Fact Sheet: Bridging From Emergency Program To Long-Term Payment Plans

Research Highlights Benefits of Combining Short Term Payment Relief with Longer Term Assistance Plans for the Most Vulnerable of Consumers Struggling with Credit Card Debt

FinRegLab and researchers from The Ohio State University (OSU) analyzed the potential benefits of combining short-term forbearance programs and long-term debt management plans (DMPs) during the COVID-19 pandemic using data from the National Foundation for Credit Counseling and Experian. Focusing on consumers who were struggling to manage credit card debt, the resulting research paper underscores the importance of evaluating whether the most vulnerable and distressed borrowers need longer-term repayment plans soon after they first enroll in natural disaster or other emergency relief programs with credit card lenders.

The paper finds that forbearance recipients who enrolled in DMPs were roughly 35 to 65 percent less likely to experience defaults and charge offs on their forborne accounts than similar profile vulnerable and distressed consumers who did not participate in DMPs. Moreover, consumers who enrolled in DMPs five to six months after the end of their forbearances had higher levels of delinquency than those who enrolled earlier. This suggests that there is a relatively short window to transition still-distressed borrowers to longer-term programs before their finances deteriorate further.

As credit card lenders consider the lessons learned from the pandemic in structuring emergency relief programs going forward, the research underscores the importance of building early assessment and transition programs to help more severely distressed and vulnerable borrowers. While not having to make minimum payments can provide some initial breathing space to households, consumers with larger and more expensive card balances are more likely to need longer and more substantial support to stabilize their finances after major shocks.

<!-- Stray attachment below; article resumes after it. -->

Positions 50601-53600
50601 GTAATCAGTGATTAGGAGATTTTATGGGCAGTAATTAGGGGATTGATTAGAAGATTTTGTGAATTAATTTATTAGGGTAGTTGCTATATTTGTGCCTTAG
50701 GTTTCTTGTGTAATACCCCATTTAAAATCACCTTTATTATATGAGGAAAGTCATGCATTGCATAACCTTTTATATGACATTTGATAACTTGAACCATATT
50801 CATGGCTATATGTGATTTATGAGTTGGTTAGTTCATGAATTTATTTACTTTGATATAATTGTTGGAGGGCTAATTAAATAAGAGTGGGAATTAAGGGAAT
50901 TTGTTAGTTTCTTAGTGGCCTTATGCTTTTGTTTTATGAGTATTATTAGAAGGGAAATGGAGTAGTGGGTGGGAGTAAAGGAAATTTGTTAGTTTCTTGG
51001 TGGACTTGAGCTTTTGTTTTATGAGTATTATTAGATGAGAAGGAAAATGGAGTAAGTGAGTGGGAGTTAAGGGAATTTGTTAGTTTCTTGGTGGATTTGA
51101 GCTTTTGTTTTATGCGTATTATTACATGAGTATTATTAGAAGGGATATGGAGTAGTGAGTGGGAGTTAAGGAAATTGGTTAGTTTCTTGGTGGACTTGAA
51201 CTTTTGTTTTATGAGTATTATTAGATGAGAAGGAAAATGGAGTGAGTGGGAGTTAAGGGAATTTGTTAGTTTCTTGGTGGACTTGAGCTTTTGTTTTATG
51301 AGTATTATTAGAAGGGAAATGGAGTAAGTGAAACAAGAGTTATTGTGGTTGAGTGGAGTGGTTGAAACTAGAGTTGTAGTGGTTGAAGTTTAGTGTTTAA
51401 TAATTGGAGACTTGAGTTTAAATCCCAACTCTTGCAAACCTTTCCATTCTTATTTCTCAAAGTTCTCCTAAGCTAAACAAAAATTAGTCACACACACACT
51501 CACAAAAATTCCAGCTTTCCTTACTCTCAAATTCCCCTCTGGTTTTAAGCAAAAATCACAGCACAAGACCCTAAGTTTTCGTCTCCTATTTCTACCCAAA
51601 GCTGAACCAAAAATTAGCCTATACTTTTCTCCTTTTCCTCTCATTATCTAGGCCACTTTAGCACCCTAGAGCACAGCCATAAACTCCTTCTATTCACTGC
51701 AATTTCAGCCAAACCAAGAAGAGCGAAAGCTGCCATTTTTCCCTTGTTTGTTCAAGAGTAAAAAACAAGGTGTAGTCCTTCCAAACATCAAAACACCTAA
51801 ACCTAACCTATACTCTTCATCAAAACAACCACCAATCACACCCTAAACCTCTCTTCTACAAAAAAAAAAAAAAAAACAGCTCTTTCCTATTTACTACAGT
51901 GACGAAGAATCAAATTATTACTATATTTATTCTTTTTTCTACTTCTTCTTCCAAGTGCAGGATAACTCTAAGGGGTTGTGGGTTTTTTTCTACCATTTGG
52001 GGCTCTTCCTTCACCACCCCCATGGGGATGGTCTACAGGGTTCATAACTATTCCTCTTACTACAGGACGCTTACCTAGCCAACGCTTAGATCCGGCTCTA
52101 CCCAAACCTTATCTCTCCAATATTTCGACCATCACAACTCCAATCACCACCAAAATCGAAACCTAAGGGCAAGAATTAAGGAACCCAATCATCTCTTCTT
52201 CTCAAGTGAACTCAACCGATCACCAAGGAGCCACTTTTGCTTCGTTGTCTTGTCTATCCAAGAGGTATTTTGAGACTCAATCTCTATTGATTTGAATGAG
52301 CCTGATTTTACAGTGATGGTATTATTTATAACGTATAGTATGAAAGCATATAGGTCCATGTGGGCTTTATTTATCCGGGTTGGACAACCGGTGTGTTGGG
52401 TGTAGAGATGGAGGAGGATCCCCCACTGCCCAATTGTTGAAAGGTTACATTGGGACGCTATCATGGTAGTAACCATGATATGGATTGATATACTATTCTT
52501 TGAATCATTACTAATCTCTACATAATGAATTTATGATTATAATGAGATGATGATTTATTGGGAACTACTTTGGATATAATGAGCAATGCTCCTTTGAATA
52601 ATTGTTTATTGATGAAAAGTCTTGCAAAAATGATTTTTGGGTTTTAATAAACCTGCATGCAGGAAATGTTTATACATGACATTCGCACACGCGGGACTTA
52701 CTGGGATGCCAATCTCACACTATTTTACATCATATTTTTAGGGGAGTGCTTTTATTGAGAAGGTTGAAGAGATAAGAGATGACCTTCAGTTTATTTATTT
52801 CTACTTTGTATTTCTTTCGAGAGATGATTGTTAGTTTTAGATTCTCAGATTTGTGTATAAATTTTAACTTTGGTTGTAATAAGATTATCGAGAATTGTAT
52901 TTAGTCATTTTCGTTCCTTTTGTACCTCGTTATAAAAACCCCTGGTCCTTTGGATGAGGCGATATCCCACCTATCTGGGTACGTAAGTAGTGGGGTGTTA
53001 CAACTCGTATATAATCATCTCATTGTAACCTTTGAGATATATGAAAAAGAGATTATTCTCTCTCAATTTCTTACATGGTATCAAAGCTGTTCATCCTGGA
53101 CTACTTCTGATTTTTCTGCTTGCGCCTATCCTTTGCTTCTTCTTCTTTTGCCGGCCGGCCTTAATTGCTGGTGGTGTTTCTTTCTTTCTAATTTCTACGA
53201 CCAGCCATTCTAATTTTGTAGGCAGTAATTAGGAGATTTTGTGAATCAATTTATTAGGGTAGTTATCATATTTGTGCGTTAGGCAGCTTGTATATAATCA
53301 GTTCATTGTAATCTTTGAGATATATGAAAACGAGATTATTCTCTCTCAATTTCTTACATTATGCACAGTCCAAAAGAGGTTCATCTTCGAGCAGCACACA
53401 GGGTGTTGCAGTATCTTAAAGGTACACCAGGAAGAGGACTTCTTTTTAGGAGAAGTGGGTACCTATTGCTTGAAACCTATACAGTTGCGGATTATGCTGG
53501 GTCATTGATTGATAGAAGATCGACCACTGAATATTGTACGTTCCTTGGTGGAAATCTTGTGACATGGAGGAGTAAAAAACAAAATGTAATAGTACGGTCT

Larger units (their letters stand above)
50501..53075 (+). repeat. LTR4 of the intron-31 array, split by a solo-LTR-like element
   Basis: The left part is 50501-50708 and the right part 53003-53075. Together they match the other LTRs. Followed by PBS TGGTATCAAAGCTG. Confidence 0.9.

Examining Credit Card Debt Through the Lens of Financial Inclusion

While studies that have focused on the effects of lenders’ pandemic-era relief programs have tended to focus most intensely on mortgage forbearances, about half of lower income consumers and Black and Hispanic households rent their homes (U.S. Census Bureau, 2022). This research focuses on credit card programs to better understand the effects of the pandemic on populations that tend to be disproportionately impacted by economic hardships and to foster the improvement of short-term and long-term assistance programs going forward.

Focus on the Most Vulnerable and Distressed Consumers

Because a substantial number of borrowers with relatively large incomes and high credit scores obtained card forbearances during the pandemic, the study separately analyzed the outcomes for consumers in the national sample of credit bureau records who were particularly vulnerable and for consumers who sought advice from nonprofit credit counseling agencies during the pandemic. Defined as borrowers who both had credit scores below 660 and credit card debt of $8,000 or more, the most vulnerable consumers were more likely to experience post-forbearance delinquencies and charge offs than forbearance recipients nationally.

Consumers Who Sought Credit Counseling Without DMP Enrollment

Consumers who sought credit counseling during the pandemic but did not enroll in DMPs tended to experience even higher levels of post-forbearance delinquencies and charge offs than the vulnerable consumers in the national sample. This may indicate that they experienced more severe shocks in early 2020 that prompted them to seek additional help beyond the short-term forbearances. The study also found that this group of consumers were as much as five times more likely to experience delinquencies and charge offs after forbearance on their credit cards ended compared to forbearance recipients in the national sample overall.